Boss, the Pit Bull, with Shawn Kemple, of Tuckerton, who found the dog with a gunshot wound on the side of the road and brought him to the Stafford Veterinary Hospital, Wednesday, March 12, 2014. The dog's condition is improving and is finally eating, doctors said,.

A pit bull that was shot in the face and found bleeding and wandering last week is now eating and moving around while donations pour in to cover his treatment.

The dog was taken to Stafford Veterinary Hospital by a Tuckerton couple Friday, and the facility has absorbed the costs of his treatment since then. Dr. Michael Pride said several of the dog’s teeth had to be removed after they were shattered by the bullet that went through his muzzle.

Doctors are now waiting on the results of an ultrasound of Boss’ stomach. The dog swallowed bullet fragments after he was shot.

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“He’s eating now, which is the most important thing. He’s already a totally different dog than he was yesterday,” office manager Janice Achey said Wednesday. “Now, with nutrition, he’s at the front at the cage moving around and whimpering to get out.”

Dallas McGarrigle and her boyfriend, Shawn Kemple, who rescued Boss from traffic on Route 9 in New Gretna, Burlington County, visited him again Wednesday. They were greeted by a different dog than they had seen Tuesday, McGarrigle said.

“He was so happy to see us, his tail was wagging at everyone and he was letting us pet him. He gave me a kiss on my cheek. They told me that he ate a lot of chicken and he hasn’t vomited,” McGarrigle said.

The couple hopes to adopt Boss once his condition improves. As they prepared to leave and walked Boss back to his cage at the hospital, McGarrigle said Boss looked at them like he was sad.

“He kept staring at me with his two beautiful eyes. Oh my God, I’m in love with this dog. I can’t wait to take him home with us,” she said.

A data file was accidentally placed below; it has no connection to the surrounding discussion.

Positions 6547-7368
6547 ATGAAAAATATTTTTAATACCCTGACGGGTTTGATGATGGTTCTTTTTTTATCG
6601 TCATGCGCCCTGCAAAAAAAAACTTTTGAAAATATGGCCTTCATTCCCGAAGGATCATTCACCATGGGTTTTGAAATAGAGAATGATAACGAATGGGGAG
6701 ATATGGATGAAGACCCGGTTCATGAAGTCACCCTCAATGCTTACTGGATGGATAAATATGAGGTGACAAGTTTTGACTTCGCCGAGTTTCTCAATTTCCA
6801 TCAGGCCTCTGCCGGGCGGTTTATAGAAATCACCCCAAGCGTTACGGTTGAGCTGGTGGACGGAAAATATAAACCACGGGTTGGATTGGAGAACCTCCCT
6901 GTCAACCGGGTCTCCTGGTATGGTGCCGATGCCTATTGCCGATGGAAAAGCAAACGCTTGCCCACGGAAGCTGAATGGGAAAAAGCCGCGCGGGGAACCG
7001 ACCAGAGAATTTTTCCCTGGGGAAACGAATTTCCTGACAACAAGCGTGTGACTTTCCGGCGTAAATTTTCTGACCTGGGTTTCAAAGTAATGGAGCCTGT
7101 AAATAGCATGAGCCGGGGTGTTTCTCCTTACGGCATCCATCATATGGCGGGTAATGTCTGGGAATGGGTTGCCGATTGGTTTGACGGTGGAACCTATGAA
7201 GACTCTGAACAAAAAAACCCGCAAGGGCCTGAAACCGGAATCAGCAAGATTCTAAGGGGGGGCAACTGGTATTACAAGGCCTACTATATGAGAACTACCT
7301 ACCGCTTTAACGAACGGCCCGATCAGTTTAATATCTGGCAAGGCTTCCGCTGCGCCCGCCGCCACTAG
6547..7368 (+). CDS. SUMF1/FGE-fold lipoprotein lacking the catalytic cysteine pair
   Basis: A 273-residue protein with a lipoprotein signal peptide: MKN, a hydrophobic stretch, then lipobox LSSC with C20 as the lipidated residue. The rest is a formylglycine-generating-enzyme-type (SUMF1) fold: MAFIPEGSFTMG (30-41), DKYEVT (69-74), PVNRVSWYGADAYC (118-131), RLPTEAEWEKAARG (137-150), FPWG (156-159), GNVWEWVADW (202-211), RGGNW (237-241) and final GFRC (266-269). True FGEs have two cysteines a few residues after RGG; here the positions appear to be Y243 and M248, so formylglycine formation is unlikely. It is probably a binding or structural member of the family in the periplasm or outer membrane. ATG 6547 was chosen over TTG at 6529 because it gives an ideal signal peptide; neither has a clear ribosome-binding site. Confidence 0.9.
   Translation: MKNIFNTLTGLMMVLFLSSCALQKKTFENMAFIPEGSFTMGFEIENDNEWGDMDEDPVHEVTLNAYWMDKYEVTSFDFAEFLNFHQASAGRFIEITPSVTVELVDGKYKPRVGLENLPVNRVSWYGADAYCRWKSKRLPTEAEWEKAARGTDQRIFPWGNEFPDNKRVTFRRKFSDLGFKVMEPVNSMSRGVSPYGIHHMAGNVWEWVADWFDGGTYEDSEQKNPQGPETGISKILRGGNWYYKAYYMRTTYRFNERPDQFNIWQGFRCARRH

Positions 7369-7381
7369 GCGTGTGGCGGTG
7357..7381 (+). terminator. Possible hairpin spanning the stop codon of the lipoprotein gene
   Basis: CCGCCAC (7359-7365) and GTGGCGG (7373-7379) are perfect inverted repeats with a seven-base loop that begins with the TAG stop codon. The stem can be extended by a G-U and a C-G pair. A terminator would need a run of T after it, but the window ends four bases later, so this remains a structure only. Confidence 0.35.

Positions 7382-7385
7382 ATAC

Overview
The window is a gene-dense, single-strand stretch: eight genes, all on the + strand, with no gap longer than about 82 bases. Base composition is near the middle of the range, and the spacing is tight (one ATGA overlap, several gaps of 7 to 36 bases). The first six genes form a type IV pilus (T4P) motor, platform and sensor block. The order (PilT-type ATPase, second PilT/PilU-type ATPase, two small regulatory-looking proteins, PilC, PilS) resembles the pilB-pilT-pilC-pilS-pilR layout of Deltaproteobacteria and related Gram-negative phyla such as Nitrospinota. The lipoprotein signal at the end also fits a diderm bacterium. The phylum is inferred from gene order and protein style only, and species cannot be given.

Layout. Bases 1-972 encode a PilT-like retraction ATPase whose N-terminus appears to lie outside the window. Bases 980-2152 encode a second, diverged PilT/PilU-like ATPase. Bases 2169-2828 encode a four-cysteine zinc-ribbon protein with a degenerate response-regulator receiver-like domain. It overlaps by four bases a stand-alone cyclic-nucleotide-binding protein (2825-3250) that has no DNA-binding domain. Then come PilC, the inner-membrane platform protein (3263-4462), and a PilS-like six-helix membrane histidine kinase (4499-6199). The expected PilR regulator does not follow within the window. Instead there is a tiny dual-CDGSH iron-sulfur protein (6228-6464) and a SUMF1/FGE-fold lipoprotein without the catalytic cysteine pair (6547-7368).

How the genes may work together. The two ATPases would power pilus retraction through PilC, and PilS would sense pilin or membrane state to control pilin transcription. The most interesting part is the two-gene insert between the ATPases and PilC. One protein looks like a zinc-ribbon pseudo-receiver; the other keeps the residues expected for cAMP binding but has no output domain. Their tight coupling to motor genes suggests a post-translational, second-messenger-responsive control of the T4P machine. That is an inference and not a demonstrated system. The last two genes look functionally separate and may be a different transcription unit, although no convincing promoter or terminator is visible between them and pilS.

As Boss’ condition improves, donations are coming in to help with his medical expenses. Doctors at the hospital said if surgery is required to remove the bullet that is lodged behind his larynx and repair a torn ligament in his hind leg, it will be expensive and will have to be done by a specialist.

“The phones have been ringing all day with good Samaritans who want to help and donate. We’ve had people drop off checks and come in with their credit cards,” Achey said.

The hospital established an account for Boss, and so far they have received about $1,000, Achey said. But the surgeries Boss could be facing will have a hefty price tag.

When Boss’ photo started circulating on Facebook over the weekend, 25-year-old Nicole Marmo, of Tuckerton, said as an animal lover she knew she had to do something to help him.

Marmo started an online donation page dubbed Boss for a Cause, and in 24 hours raised more than $1,000 and was shared on Facebook almost 400 times. The fundraising goal is currently $5,500, and Marmo said she is confident it can be reached. The money will be given to the hospital to go toward Boss’ treatment, she said.

She said she is reaching out to radio stations and other businesses to get more help for Boss.

“Honestly, I think this is horrible. I don’t know who in their right mind would do this to a dog, and if they do this to a dog, they would do it to a human,” she said.

Former Atlantic City police chief Joseph Allmond said he has donated to the hospital to help Boss. The 92-year-old said he had seen many cases of cruelty during his 40-year career in law enforcement, but anyone who takes advantage of an animal is the worst kind of person.

Allmond said he would like to see whoever shot Boss in prison for about 50 years.

“I was very moved that this young couple came out and helped this dog. They are very outstanding, kind, young people, and we should have more of them. If I was still chief, I would give them a commendation,” Allmond said.

“And if I was still a police officer, I’d like to take off my badge and my belt and take care of them myself,” he said of whoever hurt Boss. “It’s a treacherous, horrible thing to do to an innocent animal.”

The New Jersey Society for the Prevention of Cruelty to Animals is continuing the investigation into Boss’ shooting, NJSPCA Special Agent Sgt. Al Peterson said.

“Tips from the public are the most beneficial because someone could see this dog and recognize him,” Peterson said.

Peterson said anyone who has tips or information connected to the shooting should call the Burlington County SPCA at 609-914-4255.

Contact Donna Weaver:


@DonnaKWeaver on Twitter

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Senior copy editor for the Press of Atlantic City. Have worked as a reporter, copy editor and news editor with the paper since 1985. A graduate of the University of Delaware.

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